For 48 people who thought they would die in Colorado prisons, a window of hope has been opened.
Last month, a bill was passed by state legislature to lessen the sentence of 48 prisoners who were sentenced to life in prison without parole as juveniles. Each juvenile offender was tried as an adult and sentenced to an adult facility for their involvement in or the commitment of murder or multiple murders. The new bill would allow the prisoners to apply for parole after serving 40 years, although some can apply after 30 years if they’ve earned time for good behavior.
Why the change?
Between 1990-2006, the state of Colorado wanted to crack down on crime with harsh sentences and severe punishments. To that end, the state made it legal to sentence juveniles to life in prison without the possibility of parole. But that sentence was a little too harsh for the U.S. Supreme Court.
In 2006, the law allowing juveniles to be sentenced to life without parole was reversed in Colorado. Six years later, the Supreme Court ruled that the sentence is a “cruel and unusual punishment.”
Unfortunately, this did not allow the 48 prisoners to simply fly free. The state may have gone too far, but it has still taken four years for legislation regarding the prisoners’ sentences to reach the governor’s desk.
Advocates and supporters of the bill argue that sentencing juveniles to adult prisons is too harsh. Juveniles are typically tried differently than adults and should face less harsh sentences.
To put this in perspective, these 48 prisoners have actually spent more years of their life in prison than in the free world. For mistakes they made before they were even adults.
Understandably, the bill is controversial. Some are concerned that the bill and the release of the prisoners will cause harsh emotional trauma to the families of the victims.
But under the bill, these prisoners still have many years to serve before they can apply for parole and potentially achieve the freedom they have been dreaming about for years.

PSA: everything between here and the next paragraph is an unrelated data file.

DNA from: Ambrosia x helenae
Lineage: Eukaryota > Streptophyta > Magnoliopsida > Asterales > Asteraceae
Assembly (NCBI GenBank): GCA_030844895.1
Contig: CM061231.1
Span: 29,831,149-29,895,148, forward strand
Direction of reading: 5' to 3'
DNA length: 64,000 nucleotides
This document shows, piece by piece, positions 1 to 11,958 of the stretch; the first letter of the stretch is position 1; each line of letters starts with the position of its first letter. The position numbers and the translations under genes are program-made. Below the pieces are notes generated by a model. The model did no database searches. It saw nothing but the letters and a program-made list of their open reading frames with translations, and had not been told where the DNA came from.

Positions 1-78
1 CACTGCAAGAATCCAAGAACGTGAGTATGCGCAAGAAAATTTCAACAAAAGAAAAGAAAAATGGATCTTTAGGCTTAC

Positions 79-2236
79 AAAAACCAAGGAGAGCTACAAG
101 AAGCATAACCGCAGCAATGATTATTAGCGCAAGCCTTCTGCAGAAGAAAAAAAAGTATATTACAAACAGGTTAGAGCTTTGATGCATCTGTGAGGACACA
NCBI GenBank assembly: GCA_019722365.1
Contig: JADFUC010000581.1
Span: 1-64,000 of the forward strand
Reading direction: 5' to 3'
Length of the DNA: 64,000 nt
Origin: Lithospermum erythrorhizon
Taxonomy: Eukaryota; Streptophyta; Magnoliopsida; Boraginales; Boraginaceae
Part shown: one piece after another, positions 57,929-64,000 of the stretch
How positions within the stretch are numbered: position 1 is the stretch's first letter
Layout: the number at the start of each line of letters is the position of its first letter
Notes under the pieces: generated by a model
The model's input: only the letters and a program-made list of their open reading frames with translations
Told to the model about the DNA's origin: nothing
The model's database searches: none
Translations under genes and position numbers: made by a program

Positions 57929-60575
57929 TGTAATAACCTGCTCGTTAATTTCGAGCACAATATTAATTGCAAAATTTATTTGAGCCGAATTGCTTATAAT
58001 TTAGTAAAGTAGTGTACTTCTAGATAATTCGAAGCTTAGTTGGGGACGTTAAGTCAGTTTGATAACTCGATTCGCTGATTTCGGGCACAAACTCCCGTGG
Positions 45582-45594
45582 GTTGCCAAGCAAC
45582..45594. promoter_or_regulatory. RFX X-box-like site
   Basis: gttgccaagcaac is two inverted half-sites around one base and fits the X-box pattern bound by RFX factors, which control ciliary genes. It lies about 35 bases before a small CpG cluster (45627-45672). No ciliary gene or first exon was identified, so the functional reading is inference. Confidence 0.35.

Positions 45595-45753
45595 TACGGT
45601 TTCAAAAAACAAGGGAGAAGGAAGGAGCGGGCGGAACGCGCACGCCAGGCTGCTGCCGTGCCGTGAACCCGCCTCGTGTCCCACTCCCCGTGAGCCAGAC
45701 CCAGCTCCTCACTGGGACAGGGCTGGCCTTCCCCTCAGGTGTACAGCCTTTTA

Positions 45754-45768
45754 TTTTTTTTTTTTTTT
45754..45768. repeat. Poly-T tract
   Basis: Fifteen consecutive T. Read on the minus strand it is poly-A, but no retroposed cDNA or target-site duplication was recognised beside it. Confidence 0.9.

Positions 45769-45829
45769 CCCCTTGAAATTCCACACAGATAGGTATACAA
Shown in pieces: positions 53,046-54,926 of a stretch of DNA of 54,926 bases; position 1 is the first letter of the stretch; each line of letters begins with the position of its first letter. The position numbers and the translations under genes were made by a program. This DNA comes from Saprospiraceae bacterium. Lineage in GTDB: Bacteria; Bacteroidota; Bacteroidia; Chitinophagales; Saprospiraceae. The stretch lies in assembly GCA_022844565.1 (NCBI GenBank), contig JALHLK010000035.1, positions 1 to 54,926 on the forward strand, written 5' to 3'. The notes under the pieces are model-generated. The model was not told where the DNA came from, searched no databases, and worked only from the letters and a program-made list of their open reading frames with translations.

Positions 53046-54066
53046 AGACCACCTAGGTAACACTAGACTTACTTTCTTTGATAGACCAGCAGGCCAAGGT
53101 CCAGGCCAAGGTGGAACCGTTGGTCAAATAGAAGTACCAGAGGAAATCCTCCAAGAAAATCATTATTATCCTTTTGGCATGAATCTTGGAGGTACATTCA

This shouldn’t be a revolutionary idea. In some parts of Colorado, district courts handle juvenile matters. And it is possible that for violent or especially serious crimes, it is possible that a teenager can be charged as an adult.
But Denver has a separate juvenile state court altogether. When a juvenile is charged with breaking criminal laws, they will be charged in a civil court. And while incarceration in a juvenile delinquency center is possible depending on the crime, a guilty teenager can also be given a sentence of treatment or alternative schooling.
Those Sentenced as Juveniles Have a Chance at a Clean Slate
If your teen has been arrested, they face serious consequences. But as juveniles, they also have more opportunities for forgiveness and a lighter sentence.
Expungement is the process of having your public record cleared of any past charges, and in Colorado, it’s only available to those who committed crimes as a juvenile.
Your teen may not be eligible to have his or her record expunged for committing a violent crime or being charged (not all offenses qualify), but filling out a few forms can erase many tickets, drug charges, or less serious arrests committed by teens.
As a society, we tend to want to punish those who have done wrong, but this isn’t always the best way to make things better. Studies show that children and adults view crime, punishment, and consequences differently. The crimes you may have been tempted to (or did) commit as a teenager might be unthinkable now.
This lack of mental maturity is supposed to be taken into consideration in court. For a while, our state seemed to forget this in the name of “cracking down,” but we finally appear to be headed back in the right direction.
About the Author:
Kimberly Diego is a criminal defense attorney in Denver practicing at The Law Office of Kimberly Diego. She obtained her undergraduate degree from Georgetown University and her law degree at the University of Colorado. She was named one of Super Lawyers’ “Rising Stars of 2012” and “Top 100 Trial Lawyers in Colorado” for 2012 and 2013 by The National Trial Lawyers. Both honors are limited to a small percentage of practicing attorneys in each state. She has also been recognized for her work in domestic violence cases.